Thou shalt love thy neighbour as thyself.
Did you ever think you would see the above words in a legal column? As righteous a goal as it may be, I’m not trying to put Christ back into Christmas. The extent to which I could be considered a Christian, if at all, is by accident, not design. It has been quite some time since I’ve stepped into a church for something other than a funeral.
My dear brother, bless his soul, has read the Bible cover to cover. Not me. I pulled Matthew 19:19 off the Internet. I’ve been specifically warned by my proof-reader father that it’s bad advertising to confess my lack of religious affiliation, but I didn’t want to portray myself, quoting the Bible, as someone I’m not.
And anyone who has read this column over the years knows it’s not about advertising. I was puzzling recently about how I could work a Christmas theme into my last column of 2009, which marks the end of three years of writing weekly columns for the Westside section of the Capital News. My wife suggested that I have fun with a car crash scenario that involves Santa Claus and his sleigh. Maybe next year.
I’m going with another of my wife’s suggestions though. She pointed out the obvious recently, that I have been spending entirely too much time at the office and too little time with her and the kids. A bit of a “yes” man, I have a lot of trouble saying no. It is a constant struggle maintaining a reasonable case load because I feel horrible turning people away when they come to me for help.
If we all followed Matthew 19:19, there would be no more car crashes. My new case load would dry up completely. Perhaps I’d settle into the relaxed existence of doing real estate conveyancing full-time. My work load would also dry up if insurance companies followed the commandment, showing love for injury victims by willingly paying fair compensation. I would no longer have a purpose in crash claims. Of course, that will never happen because that would require them to stop loving their shareholders.
How would “love thy neighbour” end crashes? By neighbour, I don’t mean the fellow who lives next door. Neighbour has a much broader meaning in the commandment. In the context of driving, it would include anyone you might come across in your travels. As for “love,” let’s go with the Wikipedia definition: a deep feeling of tenderly caring for an-other person. How would you drive if you had a deep feeling of tenderly caring for the other drivers on the roads? Think about it.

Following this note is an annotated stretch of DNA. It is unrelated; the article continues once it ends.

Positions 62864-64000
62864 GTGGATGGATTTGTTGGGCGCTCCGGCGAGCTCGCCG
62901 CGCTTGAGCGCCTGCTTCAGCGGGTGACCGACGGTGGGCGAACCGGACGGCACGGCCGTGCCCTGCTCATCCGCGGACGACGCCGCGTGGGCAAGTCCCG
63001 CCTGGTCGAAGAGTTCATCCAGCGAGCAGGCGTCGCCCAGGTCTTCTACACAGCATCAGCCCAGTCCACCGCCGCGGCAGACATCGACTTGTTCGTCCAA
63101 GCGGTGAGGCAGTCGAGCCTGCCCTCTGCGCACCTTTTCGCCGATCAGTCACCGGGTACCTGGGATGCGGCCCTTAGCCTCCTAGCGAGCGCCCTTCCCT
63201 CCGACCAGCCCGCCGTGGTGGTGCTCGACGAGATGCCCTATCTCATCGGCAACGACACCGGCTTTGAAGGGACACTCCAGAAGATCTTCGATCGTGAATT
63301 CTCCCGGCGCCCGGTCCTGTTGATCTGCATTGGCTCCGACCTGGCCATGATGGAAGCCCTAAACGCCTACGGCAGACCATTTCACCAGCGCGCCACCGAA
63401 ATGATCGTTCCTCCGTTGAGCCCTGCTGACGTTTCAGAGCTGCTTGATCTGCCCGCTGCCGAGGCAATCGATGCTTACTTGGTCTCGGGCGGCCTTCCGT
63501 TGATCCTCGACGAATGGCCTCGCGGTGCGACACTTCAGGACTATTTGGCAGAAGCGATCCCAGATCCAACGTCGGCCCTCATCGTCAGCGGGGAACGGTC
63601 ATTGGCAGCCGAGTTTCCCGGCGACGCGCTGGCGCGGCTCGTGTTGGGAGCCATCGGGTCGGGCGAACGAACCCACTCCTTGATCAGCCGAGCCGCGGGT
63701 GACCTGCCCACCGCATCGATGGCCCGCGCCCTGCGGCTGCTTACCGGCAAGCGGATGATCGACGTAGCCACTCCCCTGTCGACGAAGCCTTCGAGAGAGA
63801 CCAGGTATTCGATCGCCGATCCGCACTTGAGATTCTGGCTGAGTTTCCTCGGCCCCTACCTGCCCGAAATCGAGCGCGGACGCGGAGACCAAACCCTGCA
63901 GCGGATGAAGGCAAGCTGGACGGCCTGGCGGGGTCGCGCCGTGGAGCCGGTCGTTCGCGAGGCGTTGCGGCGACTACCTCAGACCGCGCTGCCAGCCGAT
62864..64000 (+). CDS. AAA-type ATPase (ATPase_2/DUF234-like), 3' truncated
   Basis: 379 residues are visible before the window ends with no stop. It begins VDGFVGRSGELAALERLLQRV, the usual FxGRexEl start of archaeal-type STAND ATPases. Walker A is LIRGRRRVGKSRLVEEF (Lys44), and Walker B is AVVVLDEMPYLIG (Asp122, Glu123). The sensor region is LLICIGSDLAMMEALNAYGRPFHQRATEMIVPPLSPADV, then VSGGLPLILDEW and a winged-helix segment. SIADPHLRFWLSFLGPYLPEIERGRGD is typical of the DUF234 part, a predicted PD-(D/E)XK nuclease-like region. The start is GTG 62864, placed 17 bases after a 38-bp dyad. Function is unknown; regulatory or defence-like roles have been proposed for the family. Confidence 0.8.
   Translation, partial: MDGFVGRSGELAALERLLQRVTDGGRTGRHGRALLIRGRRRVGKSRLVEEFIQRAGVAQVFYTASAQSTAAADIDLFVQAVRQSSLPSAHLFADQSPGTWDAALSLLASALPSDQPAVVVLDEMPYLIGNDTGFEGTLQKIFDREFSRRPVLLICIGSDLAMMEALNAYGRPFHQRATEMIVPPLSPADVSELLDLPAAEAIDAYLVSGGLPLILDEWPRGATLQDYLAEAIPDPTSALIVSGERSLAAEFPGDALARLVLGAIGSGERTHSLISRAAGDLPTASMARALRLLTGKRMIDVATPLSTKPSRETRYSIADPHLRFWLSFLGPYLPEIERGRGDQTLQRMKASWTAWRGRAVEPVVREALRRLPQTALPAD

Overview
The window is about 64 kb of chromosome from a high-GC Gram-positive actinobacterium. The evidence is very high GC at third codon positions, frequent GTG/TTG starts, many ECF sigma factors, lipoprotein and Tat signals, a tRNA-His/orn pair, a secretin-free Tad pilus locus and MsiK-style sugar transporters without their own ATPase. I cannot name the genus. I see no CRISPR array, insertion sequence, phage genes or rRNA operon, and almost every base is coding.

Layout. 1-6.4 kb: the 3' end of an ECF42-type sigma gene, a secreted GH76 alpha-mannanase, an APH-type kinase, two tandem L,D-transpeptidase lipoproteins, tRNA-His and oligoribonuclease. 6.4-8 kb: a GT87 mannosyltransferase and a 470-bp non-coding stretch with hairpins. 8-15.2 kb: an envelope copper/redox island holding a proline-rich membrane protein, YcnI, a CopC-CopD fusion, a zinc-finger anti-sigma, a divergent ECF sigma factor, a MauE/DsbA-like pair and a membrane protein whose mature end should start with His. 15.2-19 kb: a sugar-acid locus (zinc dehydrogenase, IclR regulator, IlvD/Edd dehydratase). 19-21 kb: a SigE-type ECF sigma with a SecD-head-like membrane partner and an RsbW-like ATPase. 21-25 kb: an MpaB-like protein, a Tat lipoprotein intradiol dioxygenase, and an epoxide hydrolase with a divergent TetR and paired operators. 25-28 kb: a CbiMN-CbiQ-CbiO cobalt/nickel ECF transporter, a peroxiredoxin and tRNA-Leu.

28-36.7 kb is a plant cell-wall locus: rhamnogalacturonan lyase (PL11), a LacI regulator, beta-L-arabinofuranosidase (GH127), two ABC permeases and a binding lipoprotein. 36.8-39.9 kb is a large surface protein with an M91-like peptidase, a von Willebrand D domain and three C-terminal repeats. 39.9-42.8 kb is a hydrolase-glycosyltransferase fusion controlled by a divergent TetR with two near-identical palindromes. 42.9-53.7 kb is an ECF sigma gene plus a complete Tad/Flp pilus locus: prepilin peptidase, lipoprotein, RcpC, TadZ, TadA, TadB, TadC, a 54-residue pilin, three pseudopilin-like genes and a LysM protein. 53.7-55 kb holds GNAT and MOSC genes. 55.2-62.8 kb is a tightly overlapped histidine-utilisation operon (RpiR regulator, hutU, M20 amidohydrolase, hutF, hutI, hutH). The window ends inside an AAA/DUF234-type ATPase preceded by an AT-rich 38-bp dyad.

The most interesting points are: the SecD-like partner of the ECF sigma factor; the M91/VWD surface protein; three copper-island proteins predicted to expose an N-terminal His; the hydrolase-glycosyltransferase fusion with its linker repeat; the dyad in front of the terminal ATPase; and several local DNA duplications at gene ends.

Imagine the vehicles around you contain very close people in your life, be they your children, spouse, parents or friends. Imagine having a deep feeling of tenderly caring for every other driver. Road rage would be out. Everyone would have the utmost of courtesy and respect for each other. Imagine what a pleasure it would be during your daily commute if vehicles in the next lane made room for you immediately on seeing your signal. No one would selfishly put their hurried schedule ahead of the safety of those they tenderly cared for.
On icy roads, we would all take extra care to drive slowly enough to keep our vehicles in complete control. There’s no way we would be out on the road without good tires. We wouldn’t want to risk sliding into someone we had a deep feeling of tenderly caring for.
You wouldn’t have to even erect school zone speed signs, enforced with hefty fines. If we thought one of our own children might be about to dart out onto the street, we would automatically slow to a crawl. It’s selfishness that causes crashes. We care about our own wellbeing instead of the wellbeing of others.
We concern ourselves with avoiding traffic tickets while getting to our destination as fast as possible instead of concerning ourselves with the wellbeing of our neighbours. We daydream, failing to give our full attention to the road, instead of displaying tender care for the vehicle occupants around us. So, let me spend some more time with my family. Love thy neighbour as thyself.
Published December 20, 2009 in the Kelowna Capital News